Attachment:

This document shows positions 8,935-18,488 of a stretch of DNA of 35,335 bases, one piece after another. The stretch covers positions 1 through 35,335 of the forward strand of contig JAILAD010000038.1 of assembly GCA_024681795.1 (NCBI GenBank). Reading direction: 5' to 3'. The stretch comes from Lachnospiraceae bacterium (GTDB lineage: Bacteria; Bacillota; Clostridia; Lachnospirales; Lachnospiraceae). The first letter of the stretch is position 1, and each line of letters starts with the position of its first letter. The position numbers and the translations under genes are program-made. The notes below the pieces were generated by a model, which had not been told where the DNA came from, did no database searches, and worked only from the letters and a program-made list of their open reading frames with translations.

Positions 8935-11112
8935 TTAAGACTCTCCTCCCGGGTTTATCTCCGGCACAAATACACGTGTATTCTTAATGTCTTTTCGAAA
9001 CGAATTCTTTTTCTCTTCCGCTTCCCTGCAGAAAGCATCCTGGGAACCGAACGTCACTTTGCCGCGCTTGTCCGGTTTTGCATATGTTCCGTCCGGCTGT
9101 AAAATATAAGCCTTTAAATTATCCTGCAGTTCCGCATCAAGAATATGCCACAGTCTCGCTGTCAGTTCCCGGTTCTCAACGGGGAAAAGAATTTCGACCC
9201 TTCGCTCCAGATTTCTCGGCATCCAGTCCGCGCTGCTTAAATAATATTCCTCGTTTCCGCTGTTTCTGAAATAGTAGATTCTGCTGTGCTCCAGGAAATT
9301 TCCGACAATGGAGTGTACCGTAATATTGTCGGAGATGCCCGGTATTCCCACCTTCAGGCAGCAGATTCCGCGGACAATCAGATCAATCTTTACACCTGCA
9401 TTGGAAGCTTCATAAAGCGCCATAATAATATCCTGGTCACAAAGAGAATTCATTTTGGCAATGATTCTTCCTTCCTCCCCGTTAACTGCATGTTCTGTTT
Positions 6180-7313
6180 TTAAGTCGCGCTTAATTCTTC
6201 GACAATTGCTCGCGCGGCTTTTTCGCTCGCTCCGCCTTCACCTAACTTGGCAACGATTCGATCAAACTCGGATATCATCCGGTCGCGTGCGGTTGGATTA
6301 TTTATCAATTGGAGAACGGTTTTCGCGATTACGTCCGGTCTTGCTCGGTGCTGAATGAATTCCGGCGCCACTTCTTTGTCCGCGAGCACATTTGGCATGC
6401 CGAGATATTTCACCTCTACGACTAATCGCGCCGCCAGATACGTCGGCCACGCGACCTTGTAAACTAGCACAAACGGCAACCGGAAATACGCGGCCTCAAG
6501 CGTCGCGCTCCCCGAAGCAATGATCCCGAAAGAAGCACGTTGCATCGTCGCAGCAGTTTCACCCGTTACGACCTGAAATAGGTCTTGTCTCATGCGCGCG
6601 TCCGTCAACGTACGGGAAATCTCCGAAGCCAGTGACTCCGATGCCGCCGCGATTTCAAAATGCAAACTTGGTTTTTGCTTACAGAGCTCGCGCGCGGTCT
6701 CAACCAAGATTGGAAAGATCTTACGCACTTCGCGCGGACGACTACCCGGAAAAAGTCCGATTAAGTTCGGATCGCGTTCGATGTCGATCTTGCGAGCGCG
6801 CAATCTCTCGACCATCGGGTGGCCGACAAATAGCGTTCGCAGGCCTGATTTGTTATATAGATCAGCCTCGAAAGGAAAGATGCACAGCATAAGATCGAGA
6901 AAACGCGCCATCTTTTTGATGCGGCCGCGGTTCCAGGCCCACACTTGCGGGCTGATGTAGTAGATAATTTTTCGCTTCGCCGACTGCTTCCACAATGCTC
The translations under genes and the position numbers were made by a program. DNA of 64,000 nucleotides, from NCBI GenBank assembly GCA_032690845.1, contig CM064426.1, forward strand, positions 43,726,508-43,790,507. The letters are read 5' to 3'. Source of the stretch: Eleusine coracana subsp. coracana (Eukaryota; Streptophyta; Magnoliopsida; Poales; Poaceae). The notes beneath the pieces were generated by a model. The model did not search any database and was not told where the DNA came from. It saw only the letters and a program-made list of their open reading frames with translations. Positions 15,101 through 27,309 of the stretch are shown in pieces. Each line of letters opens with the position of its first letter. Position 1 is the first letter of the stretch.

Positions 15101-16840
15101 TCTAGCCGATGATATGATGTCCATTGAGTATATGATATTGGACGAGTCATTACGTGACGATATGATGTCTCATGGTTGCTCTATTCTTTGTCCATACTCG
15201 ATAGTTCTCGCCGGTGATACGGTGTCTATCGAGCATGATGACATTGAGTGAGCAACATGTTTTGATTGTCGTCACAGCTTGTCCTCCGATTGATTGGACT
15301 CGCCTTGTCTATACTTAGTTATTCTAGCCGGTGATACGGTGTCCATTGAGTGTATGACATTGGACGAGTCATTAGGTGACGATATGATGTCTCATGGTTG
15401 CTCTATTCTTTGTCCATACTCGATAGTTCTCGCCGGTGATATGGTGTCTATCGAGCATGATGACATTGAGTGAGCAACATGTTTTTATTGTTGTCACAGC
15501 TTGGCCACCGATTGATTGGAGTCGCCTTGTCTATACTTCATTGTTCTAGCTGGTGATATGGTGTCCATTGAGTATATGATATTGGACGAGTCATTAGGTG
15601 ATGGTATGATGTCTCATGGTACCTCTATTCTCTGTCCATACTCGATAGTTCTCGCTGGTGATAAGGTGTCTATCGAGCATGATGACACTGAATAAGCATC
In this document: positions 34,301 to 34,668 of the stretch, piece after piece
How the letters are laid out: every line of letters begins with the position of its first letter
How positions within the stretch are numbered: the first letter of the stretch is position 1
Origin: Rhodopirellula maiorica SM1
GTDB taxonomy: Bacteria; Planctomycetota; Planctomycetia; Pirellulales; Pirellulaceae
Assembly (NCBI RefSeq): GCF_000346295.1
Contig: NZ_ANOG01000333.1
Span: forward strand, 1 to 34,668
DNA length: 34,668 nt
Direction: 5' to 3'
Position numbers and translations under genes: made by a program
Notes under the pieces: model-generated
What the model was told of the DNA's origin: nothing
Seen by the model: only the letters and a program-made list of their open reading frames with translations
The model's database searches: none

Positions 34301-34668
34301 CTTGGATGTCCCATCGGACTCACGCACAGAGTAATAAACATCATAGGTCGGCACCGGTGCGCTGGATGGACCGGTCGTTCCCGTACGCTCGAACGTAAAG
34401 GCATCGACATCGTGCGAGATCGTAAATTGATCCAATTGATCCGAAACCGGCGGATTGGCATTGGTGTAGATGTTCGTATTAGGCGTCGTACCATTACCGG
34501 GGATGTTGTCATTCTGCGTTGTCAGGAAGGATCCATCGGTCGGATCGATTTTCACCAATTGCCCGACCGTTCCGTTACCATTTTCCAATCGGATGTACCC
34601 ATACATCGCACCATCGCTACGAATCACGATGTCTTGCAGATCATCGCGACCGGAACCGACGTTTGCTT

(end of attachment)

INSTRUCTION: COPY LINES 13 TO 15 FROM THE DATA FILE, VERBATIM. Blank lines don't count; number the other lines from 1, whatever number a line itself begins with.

6401 CGAGATATTTCACCTCTACGACTAATCGCGCCGCCAGATACGTCGGCCACGCGACCTTGTAAACTAGCACAAACGGCAACCGGAAATACGCGGCCTCAAG
6501 CGTCGCGCTCCCCGAAGCAATGATCCCGAAAGAAGCACGTTGCATCGTCGCAGCAGTTTCACCCGTTACGACCTGAAATAGGTCTTGTCTCATGCGCGCG
6601 TCCGTCAACGTACGGGAAATCTCCGAAGCCAGTGACTCCGATGCCGCCGCGATTTCAAAATGCAAACTTGGTTTTTGCTTACAGAGCTCGCGCGCGGTCT